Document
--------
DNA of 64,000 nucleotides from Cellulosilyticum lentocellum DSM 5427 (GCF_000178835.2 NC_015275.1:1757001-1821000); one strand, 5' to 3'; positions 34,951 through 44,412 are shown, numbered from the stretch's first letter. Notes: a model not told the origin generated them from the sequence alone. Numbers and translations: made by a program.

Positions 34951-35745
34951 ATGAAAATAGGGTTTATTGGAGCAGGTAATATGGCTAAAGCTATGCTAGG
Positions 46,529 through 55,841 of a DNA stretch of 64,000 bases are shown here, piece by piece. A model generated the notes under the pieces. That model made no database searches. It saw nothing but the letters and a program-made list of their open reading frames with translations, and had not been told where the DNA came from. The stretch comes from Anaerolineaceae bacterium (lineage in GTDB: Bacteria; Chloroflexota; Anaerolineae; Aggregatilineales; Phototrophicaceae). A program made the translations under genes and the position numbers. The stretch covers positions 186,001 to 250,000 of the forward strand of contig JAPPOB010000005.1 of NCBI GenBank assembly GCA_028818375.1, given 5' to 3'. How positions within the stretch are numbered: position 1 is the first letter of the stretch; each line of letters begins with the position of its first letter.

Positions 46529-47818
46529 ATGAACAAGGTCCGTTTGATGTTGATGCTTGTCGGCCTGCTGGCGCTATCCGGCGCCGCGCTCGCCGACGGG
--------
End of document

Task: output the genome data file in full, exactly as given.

DNA of 64,000 nucleotides from Cellulosilyticum lentocellum DSM 5427 (GCF_000178835.2 NC_015275.1:1757001-1821000); one strand, 5' to 3'; positions 34,951 through 44,412 are shown, numbered from the stretch's first letter. Notes: a model not told the origin generated them from the sequence alone. Numbers and translations: made by a program.

Positions 34951-35745
34951 ATGAAAATAGGGTTTATTGGAGCAGGTAATATGGCTAAAGCTATGCTAGG
Positions 46,529 through 55,841 of a DNA stretch of 64,000 bases are shown here, piece by piece. A model generated the notes under the pieces. That model made no database searches. It saw nothing but the letters and a program-made list of their open reading frames with translations, and had not been told where the DNA came from. The stretch comes from Anaerolineaceae bacterium (lineage in GTDB: Bacteria; Chloroflexota; Anaerolineae; Aggregatilineales; Phototrophicaceae). A program made the translations under genes and the position numbers. The stretch covers positions 186,001 to 250,000 of the forward strand of contig JAPPOB010000005.1 of NCBI GenBank assembly GCA_028818375.1, given 5' to 3'. How positions within the stretch are numbered: position 1 is the first letter of the stretch; each line of letters begins with the position of its first letter.

Positions 46529-47818
46529 ATGAACAAGGTCCGTTTGATGTTGATGCTTGTCGGCCTGCTGGCGCTATCCGGCGCCGCGCTCGCCGACGGG